Structured Water Blog
Russian Water Folklore
Known as undying shape-shifters who live in the water, the Rusalki are mythical Russian creatures, representing feminine importance and divinity. Water itself takes on the form of whatever contains it, and gives life.
It can also take life by drowning. In this way, the Rusalki protects its feminine youth. They were known in stories to lure men into the water with their beauty only to drown them. It is in this way that Russian Folklore was trying to protect its young women from dishonor by men. They can also appear as swans or ducks or other waterfowl.
Many Russian villages would have a ceremony around the time of Pentecost (a Jewish harvest celebration) in which they would offer their crops put together in the shape of a woman’s body into the river as a sacrifice in order to continue productive farming. The women would take turns for about a week to sing songs to evoke consistent rains for the year.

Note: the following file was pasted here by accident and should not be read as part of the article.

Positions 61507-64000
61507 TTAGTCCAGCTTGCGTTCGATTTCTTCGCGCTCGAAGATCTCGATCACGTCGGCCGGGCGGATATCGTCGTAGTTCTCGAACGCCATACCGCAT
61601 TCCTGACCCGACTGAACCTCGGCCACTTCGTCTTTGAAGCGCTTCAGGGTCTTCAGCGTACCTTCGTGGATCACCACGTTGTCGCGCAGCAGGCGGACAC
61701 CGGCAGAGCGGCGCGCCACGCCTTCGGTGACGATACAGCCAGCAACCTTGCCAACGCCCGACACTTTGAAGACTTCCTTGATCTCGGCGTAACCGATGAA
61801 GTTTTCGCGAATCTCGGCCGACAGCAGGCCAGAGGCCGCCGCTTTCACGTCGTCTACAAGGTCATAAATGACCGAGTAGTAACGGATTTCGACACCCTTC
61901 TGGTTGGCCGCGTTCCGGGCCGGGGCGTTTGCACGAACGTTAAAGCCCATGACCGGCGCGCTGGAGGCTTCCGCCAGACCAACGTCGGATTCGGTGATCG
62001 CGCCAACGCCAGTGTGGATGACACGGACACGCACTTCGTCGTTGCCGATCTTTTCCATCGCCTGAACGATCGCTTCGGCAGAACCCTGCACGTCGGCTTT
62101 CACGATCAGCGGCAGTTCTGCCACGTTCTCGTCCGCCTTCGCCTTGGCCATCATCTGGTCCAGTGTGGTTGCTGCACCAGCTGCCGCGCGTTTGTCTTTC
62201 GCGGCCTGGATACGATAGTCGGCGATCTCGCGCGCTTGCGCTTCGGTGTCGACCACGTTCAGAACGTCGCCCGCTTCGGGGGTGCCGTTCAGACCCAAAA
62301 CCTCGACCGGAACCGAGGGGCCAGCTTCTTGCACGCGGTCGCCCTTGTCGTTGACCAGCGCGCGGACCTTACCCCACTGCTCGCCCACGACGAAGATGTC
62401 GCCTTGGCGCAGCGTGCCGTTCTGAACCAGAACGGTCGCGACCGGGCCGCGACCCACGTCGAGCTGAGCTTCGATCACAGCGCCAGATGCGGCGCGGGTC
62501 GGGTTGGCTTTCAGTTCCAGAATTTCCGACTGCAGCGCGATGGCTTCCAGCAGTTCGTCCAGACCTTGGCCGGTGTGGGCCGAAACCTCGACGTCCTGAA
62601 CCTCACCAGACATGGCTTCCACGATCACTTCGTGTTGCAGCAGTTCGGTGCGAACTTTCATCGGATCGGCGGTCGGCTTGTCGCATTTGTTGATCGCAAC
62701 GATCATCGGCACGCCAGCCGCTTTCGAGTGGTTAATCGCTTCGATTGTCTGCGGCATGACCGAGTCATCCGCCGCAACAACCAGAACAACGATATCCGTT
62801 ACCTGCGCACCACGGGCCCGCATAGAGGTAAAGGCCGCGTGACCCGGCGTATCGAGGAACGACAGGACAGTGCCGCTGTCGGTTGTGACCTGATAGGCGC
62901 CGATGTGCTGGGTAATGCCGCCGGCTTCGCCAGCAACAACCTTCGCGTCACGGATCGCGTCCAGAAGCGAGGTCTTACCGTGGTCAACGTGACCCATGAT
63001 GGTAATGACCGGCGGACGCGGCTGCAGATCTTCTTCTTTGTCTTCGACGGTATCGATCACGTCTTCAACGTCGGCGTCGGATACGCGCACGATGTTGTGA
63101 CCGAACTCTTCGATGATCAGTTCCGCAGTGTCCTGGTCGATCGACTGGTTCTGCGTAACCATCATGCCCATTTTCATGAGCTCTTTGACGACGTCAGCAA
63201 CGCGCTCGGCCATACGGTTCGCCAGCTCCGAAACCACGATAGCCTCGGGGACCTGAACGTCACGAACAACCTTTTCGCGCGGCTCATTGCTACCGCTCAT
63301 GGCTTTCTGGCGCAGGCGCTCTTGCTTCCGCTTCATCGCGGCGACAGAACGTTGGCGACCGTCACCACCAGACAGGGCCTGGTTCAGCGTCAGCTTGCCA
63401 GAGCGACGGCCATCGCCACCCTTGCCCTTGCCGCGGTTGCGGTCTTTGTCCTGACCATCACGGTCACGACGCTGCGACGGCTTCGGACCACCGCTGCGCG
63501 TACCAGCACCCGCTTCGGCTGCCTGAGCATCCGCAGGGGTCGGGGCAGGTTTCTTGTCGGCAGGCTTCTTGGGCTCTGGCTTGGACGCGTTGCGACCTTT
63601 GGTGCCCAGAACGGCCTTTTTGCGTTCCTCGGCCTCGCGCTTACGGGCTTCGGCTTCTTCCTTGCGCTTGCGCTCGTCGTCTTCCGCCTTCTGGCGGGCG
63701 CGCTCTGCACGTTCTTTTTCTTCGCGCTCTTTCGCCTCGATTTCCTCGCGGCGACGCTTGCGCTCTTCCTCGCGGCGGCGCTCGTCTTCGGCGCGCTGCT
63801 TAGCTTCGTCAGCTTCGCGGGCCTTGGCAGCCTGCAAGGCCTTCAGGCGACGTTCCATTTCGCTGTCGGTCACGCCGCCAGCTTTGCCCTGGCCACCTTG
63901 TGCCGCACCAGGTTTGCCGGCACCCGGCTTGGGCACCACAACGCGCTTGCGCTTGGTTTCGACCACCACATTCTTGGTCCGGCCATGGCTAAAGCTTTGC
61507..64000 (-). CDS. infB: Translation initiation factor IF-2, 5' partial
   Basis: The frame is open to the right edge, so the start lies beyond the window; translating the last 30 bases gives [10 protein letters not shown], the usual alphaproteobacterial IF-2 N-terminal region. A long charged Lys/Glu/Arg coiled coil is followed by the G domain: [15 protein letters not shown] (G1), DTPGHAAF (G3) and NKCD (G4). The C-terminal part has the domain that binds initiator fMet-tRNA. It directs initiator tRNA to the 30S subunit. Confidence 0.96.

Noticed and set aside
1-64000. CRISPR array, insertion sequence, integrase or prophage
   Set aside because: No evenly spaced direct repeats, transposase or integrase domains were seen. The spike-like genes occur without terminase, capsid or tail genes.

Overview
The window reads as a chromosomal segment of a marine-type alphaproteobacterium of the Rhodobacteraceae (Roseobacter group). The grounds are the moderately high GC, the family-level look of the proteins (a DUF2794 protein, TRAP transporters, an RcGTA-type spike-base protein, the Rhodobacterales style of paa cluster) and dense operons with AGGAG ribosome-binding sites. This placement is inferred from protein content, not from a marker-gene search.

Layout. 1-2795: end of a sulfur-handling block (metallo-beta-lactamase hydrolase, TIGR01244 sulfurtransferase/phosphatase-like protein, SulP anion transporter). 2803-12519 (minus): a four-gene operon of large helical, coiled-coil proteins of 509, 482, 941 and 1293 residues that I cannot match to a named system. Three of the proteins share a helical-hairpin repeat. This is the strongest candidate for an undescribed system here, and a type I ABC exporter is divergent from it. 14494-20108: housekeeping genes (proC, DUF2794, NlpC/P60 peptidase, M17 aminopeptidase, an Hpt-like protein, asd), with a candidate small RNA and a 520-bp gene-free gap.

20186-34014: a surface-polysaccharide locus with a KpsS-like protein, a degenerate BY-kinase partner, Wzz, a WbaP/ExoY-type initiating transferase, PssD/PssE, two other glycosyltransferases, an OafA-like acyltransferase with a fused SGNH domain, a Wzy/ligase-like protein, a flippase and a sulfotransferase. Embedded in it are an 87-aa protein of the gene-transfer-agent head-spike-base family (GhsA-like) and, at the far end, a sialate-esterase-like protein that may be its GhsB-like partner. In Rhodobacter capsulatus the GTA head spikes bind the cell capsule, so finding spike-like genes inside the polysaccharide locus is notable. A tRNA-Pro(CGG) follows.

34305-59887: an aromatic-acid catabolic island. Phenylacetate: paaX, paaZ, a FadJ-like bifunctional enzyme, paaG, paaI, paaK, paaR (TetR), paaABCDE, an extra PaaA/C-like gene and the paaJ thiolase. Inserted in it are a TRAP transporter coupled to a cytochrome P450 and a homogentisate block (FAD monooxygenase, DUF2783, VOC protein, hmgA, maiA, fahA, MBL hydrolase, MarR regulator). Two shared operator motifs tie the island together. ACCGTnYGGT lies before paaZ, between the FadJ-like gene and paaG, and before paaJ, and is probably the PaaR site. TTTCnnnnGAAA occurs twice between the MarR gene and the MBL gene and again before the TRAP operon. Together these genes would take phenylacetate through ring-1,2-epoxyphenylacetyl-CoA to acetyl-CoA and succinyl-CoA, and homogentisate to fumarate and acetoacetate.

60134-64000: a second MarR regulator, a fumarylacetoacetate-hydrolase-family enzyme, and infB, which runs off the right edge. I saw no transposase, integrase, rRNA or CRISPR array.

The main point of these stories is to drive home the point of life’s cycle, birth and death, of which water has always been a part. (Reference: Parabola Magazine Vol. 34 No. 2)